Szechuan Button - Gastro Obscura

Ingredients & Condiments

Szechuan Button

This herb gives cocktails another kind of buzz.

This dandelion-yellow bulb wouldn’t warrant a second look if it popped up on your lawn or between the cracks on the sidewalk. It’s hard to ignore, though, once you start chewing.

The experience of eating a Szechuan button, a nondescript, flowering herb, is revealed by its other names: buzz button and electric daisy. Spilanthol, a natural alkaloid in the plant, activates the salivary glands and causes an intense tingling sensation that eventually subsides to numbness. One professional reviewer described the taste as “like a 9-volt battery.” While the feeling of eating a Szechuan button is startling, the taste is mild and grassy.

But people rarely eat Szechuan buttons by themselves. Instead, chefs and mixologists serve the flower, which patrons eat raw and whole, alongside cocktails or foods to alter their flavors.

One of the Szechuan button’s more well-documented appearances is at the Chandelier Bar at Las Vegas’ Cosmopolitan hotel and casino. Though it was taken off the menu a few years back, patrons can still order the Verbena, a ginger and lemon-verbena flavored margarita with a lackluster-looking Szechuan button on top. The cocktail server instructs patrons to chew the flower for 30 seconds before swallowing and trying their drink. According to advocates, the flower’s tingling effect primes imbibers for the drink’s citrusy sweetness and makes the cold more biting.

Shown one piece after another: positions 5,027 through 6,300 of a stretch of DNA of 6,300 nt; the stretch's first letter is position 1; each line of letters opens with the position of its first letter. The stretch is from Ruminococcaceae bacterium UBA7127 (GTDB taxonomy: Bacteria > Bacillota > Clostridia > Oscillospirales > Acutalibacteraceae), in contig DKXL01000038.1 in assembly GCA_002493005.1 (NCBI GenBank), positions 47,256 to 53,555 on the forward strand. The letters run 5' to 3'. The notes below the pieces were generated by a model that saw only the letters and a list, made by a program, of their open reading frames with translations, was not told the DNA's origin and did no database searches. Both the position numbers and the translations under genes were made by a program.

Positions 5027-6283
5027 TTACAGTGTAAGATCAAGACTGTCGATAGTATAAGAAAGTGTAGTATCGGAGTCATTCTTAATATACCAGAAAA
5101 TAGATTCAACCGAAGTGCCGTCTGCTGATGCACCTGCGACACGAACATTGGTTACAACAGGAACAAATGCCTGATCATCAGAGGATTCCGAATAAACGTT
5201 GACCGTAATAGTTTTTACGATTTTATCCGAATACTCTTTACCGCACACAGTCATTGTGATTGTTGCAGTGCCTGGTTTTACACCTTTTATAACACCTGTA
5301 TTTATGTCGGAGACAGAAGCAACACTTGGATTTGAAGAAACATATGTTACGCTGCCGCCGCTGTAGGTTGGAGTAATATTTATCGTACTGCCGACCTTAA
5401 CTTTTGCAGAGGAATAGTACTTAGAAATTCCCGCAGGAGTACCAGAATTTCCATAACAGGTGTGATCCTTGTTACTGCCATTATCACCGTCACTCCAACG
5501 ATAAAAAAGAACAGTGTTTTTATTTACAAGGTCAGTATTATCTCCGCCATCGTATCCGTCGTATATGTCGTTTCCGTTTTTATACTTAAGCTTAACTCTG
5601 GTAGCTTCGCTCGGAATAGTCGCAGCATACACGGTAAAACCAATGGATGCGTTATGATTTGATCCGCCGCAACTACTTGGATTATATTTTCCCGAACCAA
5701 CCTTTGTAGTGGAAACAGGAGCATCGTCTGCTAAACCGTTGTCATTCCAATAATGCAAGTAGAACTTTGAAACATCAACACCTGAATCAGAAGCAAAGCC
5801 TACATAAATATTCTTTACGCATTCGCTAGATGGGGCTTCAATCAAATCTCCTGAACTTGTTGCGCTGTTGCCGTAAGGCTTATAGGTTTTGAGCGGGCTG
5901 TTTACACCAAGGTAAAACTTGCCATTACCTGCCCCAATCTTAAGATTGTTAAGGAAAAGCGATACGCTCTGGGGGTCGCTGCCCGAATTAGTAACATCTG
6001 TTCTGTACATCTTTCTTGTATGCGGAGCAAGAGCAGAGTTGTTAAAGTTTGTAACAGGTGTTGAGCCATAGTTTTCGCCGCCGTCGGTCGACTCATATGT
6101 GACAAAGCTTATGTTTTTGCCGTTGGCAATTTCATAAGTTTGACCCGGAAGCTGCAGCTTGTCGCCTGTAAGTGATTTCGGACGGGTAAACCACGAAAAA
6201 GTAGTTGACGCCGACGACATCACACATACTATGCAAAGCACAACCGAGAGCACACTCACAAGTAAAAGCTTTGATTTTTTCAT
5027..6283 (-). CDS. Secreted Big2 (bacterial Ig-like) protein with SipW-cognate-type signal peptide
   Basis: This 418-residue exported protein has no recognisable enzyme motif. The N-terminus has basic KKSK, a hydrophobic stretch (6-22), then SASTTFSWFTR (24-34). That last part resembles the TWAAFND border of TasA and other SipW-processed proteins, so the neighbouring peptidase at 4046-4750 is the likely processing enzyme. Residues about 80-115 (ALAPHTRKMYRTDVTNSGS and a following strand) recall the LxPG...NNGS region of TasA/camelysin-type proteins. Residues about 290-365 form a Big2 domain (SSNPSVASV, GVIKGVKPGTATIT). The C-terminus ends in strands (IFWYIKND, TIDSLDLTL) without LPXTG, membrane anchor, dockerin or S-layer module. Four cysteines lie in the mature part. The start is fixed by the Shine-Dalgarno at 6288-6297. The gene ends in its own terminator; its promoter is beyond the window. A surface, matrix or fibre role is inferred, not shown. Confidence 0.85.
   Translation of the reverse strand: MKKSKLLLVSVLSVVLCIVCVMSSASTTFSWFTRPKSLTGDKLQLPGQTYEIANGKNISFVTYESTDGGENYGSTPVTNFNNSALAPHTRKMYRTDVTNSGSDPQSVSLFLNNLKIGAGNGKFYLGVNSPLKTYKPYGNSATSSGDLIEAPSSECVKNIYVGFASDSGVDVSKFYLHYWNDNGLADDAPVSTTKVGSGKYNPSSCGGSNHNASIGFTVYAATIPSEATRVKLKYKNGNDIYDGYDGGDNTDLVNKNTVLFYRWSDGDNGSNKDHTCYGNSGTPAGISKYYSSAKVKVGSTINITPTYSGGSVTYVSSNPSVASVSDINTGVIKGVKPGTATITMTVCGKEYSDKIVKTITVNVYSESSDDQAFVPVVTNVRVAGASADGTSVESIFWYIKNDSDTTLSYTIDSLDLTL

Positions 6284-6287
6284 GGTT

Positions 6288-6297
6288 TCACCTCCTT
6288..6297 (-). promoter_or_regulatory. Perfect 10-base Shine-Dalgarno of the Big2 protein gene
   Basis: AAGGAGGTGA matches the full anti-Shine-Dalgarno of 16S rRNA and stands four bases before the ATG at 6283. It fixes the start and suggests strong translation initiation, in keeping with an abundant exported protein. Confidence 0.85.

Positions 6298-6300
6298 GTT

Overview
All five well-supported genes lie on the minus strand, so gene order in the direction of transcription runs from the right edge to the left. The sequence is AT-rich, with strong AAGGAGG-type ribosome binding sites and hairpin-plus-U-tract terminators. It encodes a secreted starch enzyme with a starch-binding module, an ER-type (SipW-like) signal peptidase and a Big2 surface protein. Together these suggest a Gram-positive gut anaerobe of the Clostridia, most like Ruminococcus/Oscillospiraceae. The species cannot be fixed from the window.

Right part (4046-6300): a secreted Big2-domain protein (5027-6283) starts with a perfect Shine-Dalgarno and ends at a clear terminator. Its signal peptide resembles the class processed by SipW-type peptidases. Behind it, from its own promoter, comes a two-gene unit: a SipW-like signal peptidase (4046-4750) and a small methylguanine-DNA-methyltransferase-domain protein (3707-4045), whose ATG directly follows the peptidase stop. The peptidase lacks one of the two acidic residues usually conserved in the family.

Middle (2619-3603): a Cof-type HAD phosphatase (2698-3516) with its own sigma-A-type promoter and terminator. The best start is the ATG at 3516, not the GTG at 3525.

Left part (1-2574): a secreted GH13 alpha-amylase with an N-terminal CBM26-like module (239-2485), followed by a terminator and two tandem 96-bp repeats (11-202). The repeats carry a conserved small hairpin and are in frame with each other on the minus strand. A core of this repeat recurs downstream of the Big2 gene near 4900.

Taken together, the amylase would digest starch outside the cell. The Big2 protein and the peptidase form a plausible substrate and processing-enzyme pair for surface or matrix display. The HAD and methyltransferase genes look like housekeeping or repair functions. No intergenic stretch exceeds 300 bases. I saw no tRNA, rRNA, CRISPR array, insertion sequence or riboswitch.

The flower’s active ingredient, spilanthol, is a known painkiller and antioxidant, leading to its other name: toothache plant. Before appearing on the grocery lists of mixologists and chefs, the plant was used as an herbal remedy in parts of Asia, South America, and North Africa for toothaches and stomachaches.

The Szechuan button has also been used as a flavoring in chewing tobacco in India and as seasoning in Brazilian soups and stews. The plant earned the name Szechuan button because its effect in cooking is similar to that of Szechuan pepper, although the plants are not related.

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